FSA Liquidity Regs – Threat to London Banks’ Global Role?
Tom Groenfeldt attended our recent meeting of the Financial Services Club, where the new FSA Liquidity Rules were debated. Here’s his report:
The FSA’s new rules on liquidity management threaten to overload banks with reporting that the regulator won’t be able to understand while missing the source of the current financial crisis, said panelists at the Financial Services Club Capital Markets forum.
Because the session was conducted under Chatham House rules, this commentary doesn’t identify individual speakers. There was broad agreement that the FSA’s new rules, which are to take effect in October, largely miss the cause of the current problems.
Panelists agreed that banks are holding onto liquidity to survive.
“What kills a bank? If it loses liquidity it dies. The essence of why banks aren’t lending to banks isn’t any longer about counterparty trust. It is banks thinking they need a liquidity buffer that is bigger than in the past – if there is a run they want to make sure they can pay everything they owe on the dot.” The American program to offer insurance is a useful approach to improving liquidity.
National regulators threaten to undermine international banks because they focus just on performance within the nation’s borders.
“How can the FSA or any national regulator adequately regulate multinational institutions when all they do is look at the local part of that institution? If Asia is in trouble the FSA may ignore it but the bank with operations in Asia won’t.” Regulators will simply want to ensure a bank is self-sufficient in its home country, but that won’t work in a global work.
“If you trap liquidity in your own system, how does the UK function as an international center?” Parliament appears to want finance to shrink to the national borders, said another speaker. The FT reported Thursday
that the FSA’s proposals are under fire from the financial services industry.
“The FSA’s proposals would force banks to hold greater reserves of government bonds than in the past. It would also force UK subsidiaries of foreign banks to be self-sufficient in terms of funding, unless their parent companies met certain criteria.”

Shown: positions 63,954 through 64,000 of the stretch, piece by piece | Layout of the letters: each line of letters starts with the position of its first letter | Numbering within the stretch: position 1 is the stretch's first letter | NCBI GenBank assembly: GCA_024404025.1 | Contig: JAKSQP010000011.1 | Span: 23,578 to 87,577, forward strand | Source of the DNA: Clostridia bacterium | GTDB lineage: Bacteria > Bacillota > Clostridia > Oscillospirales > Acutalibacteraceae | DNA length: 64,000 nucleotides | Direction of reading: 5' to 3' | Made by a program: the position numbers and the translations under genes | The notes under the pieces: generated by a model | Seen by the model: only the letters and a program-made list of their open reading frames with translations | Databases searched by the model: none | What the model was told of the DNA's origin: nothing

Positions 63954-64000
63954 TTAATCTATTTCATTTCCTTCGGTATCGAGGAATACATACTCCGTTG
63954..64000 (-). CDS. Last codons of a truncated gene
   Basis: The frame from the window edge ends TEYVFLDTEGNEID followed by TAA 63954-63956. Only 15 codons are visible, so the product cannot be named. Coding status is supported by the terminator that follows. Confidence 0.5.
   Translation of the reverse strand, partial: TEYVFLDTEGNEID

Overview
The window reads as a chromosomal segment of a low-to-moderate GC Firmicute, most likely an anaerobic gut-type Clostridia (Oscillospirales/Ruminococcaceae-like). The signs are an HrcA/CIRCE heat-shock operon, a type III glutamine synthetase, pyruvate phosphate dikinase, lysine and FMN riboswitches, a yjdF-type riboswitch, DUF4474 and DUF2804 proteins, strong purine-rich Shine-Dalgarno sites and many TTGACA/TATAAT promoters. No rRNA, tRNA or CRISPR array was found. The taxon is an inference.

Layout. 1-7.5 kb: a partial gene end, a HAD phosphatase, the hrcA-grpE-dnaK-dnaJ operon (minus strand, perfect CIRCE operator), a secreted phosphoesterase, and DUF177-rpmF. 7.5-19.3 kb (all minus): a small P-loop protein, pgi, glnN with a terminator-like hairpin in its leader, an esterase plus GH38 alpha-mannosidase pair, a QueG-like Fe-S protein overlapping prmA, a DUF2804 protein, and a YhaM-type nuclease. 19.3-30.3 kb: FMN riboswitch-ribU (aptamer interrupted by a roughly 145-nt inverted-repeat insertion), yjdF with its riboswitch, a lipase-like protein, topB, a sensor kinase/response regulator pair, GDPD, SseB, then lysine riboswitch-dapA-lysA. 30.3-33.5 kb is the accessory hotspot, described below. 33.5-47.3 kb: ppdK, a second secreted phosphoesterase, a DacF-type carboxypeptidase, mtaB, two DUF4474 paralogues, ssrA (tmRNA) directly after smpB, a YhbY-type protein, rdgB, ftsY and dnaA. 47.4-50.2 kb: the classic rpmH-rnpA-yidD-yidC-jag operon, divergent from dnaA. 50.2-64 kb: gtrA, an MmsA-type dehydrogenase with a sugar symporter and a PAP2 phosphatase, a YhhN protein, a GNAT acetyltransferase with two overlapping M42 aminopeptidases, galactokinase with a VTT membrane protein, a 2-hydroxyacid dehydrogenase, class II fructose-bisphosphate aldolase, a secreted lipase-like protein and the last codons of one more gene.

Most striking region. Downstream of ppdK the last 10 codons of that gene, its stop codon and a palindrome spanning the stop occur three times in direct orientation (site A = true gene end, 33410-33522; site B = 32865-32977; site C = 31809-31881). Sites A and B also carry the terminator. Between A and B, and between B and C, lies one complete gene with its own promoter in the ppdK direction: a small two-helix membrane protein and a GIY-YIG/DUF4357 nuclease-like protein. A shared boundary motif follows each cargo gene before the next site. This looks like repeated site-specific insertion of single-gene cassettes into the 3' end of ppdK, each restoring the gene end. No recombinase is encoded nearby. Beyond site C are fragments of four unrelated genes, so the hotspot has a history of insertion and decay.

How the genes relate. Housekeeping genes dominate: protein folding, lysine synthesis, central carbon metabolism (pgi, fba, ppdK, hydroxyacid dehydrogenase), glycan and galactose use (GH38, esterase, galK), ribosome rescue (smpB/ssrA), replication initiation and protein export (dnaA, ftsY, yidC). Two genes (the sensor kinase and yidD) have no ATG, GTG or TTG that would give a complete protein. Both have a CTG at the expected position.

The FSA stressed that its proposals were subject to consultation and that it was supportive of efforts to come up with a global solution to the problem, said the FT.
At the FS Club, participants suggested delaying implementation of the rule for six to nine months.
The problems of national regulation aren’t limited to the UK.
Also on Thursday, the FT
reported that American Congressmen want the Treasury to insist that banks which have received US funding invest in the US. Reacting to $8 billion of financing that Citi is arranged for public authorities in Dubai and a $7 billion investment by Bank of America in the China Construction Bank, they have raised questions about why US bailout money should be used outside the US.
Several FS Club participants said the FSA liquidity rules, which are to take effect in October, were adding cost to banking without adding much value. Banks will have a difficult time finding some of the data and it is unlikely the FSA will have staff in sufficient numbers, or with sufficient knowledge, to make use of it.
However, some vendors said that the information is more readily available than many banks think. One or two said that banks would actually derive business benefit from following the FSA liquidity regulations because this is information they need.
The capital markets session of the FS club was moderated by of PJ Di Giammarino, CEO of JWG-IT, a financial services think tank specialising in the impact of UK and European regulation. It has guides and reports on the FSA’s liquidity requirements at its web site